By Stefan J. Bos, Special Correspondent Worthy News
(Worthy News) - Dozens of villagers have been killed in the latest attack on Christian communities in northwestern Nigeria by suspected Fulani Muslim militants, rights investigators, told Worthy News late Wednesday. Among victims were reportedly five people who died when armed men of Fulani origin attacked Makyali village in the Kajuru Local Government Area of Kaduna state. One person was injured in Wednesday's attack, added advocacy group Christian Solidarity Worldwide (CSW) in a statement.
Those killed were named as Luka Paymaster, 80, Yaki Luka, 40, Francis Daniel, 37, Akilu Aruwa, 45 and Laraba Danmori, 70. The attack occurred hours after Fulani assailants had murdered a man and his wife in Katul village late Tuesday, according to CSW officials. Both towns are along the Kaduna-Kachia road in Kaduna state. The attack seems part of a broader campaign by Fulani extremists and other Muslim militants to grab land from Christians or persecute them for their faith. CSW's Chief Executive Mervyn Thomas told Worthy News that his group is "deeply perplexed" that attacks occur "in an area where security is already deployed."
Elsewhere in the state on Tuesday, 53-year-old Bomboi Abinfada was killed, and one person was injured in an attack on Idanu-Doka village while another person was injured in an assault on the Ungwan Rana-Doka town, rights investigators said. The violence in Katul, Idanu-Doka, and Ungwan Rana-Doka villages came as victims of another armed attack on the Gona Rogo community were buried in a mass grave, according to Christians familiar with the situation.
These incidents followed an attack Monday on the predominantly Baptist community in the area that killed at least seventeen people and injured six others, Christians said. Food stores were reportedly destroyed, and homes burnt during the attack. Seven of the victims were minors, Christians said. Among the victims was the entire family of Jonathan Yakubu, 40, "who was hacked to death along with his wife, Sheba Yakubu, 32, and their children Patience, 13, Revelation, 6, and Rejoice, 4," added CSW, which has contacts in the area.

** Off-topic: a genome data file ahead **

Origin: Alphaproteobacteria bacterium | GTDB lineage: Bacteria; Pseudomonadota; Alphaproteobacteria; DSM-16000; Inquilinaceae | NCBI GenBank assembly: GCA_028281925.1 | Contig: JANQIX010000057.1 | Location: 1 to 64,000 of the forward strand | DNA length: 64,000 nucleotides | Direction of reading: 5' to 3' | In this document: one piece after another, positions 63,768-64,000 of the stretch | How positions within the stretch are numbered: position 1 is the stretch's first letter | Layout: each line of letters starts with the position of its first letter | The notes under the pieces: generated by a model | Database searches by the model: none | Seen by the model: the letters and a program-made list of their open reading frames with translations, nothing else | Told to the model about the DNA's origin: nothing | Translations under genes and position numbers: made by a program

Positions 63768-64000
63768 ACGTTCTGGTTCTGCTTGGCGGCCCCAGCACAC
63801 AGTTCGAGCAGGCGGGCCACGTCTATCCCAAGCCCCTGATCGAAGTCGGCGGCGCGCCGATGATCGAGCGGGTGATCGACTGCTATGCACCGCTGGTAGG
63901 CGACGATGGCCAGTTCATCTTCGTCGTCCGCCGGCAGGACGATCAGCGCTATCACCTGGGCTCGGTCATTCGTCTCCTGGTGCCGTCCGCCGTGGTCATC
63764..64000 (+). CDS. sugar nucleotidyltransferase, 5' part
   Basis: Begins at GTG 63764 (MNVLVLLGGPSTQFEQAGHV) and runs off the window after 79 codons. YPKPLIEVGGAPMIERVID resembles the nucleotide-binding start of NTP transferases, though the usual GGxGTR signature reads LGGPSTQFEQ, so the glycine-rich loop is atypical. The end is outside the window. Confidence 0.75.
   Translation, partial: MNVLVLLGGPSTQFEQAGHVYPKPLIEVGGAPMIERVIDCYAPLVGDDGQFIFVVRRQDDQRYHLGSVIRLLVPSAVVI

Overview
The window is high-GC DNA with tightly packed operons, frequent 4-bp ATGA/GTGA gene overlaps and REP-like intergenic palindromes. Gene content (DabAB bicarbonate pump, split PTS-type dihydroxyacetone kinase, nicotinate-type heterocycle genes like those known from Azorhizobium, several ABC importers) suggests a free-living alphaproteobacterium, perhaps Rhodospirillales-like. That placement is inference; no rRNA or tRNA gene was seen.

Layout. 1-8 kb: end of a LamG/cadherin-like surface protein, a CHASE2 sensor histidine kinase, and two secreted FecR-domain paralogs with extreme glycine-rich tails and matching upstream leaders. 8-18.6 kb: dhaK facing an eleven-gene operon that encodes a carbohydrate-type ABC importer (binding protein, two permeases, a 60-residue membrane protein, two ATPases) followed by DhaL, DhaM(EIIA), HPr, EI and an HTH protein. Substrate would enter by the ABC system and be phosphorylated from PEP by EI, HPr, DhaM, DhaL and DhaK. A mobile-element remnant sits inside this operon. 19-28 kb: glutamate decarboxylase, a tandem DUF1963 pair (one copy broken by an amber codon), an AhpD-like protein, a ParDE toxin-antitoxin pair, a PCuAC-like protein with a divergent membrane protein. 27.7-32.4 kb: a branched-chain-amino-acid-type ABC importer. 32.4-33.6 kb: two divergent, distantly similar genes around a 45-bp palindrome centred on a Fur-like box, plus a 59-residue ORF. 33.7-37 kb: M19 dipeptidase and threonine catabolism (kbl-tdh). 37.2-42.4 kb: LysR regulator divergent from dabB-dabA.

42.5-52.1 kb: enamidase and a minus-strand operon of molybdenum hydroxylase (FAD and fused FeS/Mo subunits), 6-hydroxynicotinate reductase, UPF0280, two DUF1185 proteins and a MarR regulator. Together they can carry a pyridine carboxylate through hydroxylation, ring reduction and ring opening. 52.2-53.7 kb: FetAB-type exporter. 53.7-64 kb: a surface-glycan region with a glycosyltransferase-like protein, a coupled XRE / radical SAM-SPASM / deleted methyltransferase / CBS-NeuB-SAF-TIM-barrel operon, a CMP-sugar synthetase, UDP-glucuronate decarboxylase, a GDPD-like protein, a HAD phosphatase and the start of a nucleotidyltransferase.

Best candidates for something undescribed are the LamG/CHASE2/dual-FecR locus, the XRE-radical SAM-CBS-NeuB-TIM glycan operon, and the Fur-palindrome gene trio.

In published remarks, the Southern Kaduna Peoples Union, which represents local villagers, said one of the survivors is a six-month-old baby. The infant was hit in the head by a bullet that killed his mother, the Union explained. These are no isolated incidents with CSW Nigeria documenting 11 attacks by Fulani militia across the region between the time a total lockdown came into effect on March 25, and the morning of May 12. The advocacy group claimed 38 people had been killed, and around 133 houses destroyed in the attacks launched within that timeframe.
The violence rocked areas where people are facing a government-imposed lockdown to limit the coronavirus pandemic. Christians in Nigeria's neighboring Plateau state are experiencing similar Fulani Muslim attacks during the lockdown, CSW noted. "For example, on May 5, three armed assailants reportedly of Fulani origin broke into the home of Rev. Bayo James Famonure." The Christian, who is the headmaster of the local Messiah College and leader of the Calvary Mission and Agape Missions groups in Gana Ropp village, was reportedly shot in the forehead and leg. His wife Naomi was shot in the back, and their sons Adua'a and Victor were shot in the feet, CSW said. All were reportedly recovering well.
Two days later, Lami David, a 32-year-old-mother of four, was reportedly shot in her home in the predominantly Christian Nkietohu village in Plateau state. It happened while she had her 2-year-old baby wrapped on her back, Christians said. The first shots in the room were targeted at her mother-in-law, 60-year-old Elizabeth (Lisa) Nchu, who was resting, according to community leader Josiah Zongo.
Her mother-in-law was hit in the shoulder, and David was then shot in her chest and legs, Zongo told Morning Star News agency. Her husband, who was in his room with the other three children at the time of the attack, escaped, Zongo added. The family, now recovering of their ordeal, was sheltering at home due to a coronavirus curfew, Christians notes.
CSW's Thomas said his group is almost daily receiving reports "of horrific armed assaults on vulnerable Christian communities which appear to remain unaddressed." He expressed concern about the "impunity with which perpetrators can launch these attacks." Thomas stressed that it is "either a sign of an unwillingness to protect these communities on account of their religion or belief. Or a telling indictment of the government's inability to fulfill its primary purpose of securing the lives and livelihoods of Nigerian citizens."
His group has urged Nigeria's government to improve security and prosecute attackers. "These attacks, which also occur in the south of the country, gravely threaten the unity and security of this multi-faith and multi-ethnic nation." The violence comes while Nigeria is already dealing with terrorist insurgencies, the collapsing oil price, and the fall out of the COVID-19 pandemic, he added. "If left unaddressed," he warned, the attacks "could eventually spark a conflagration that will be extremely difficult to contain."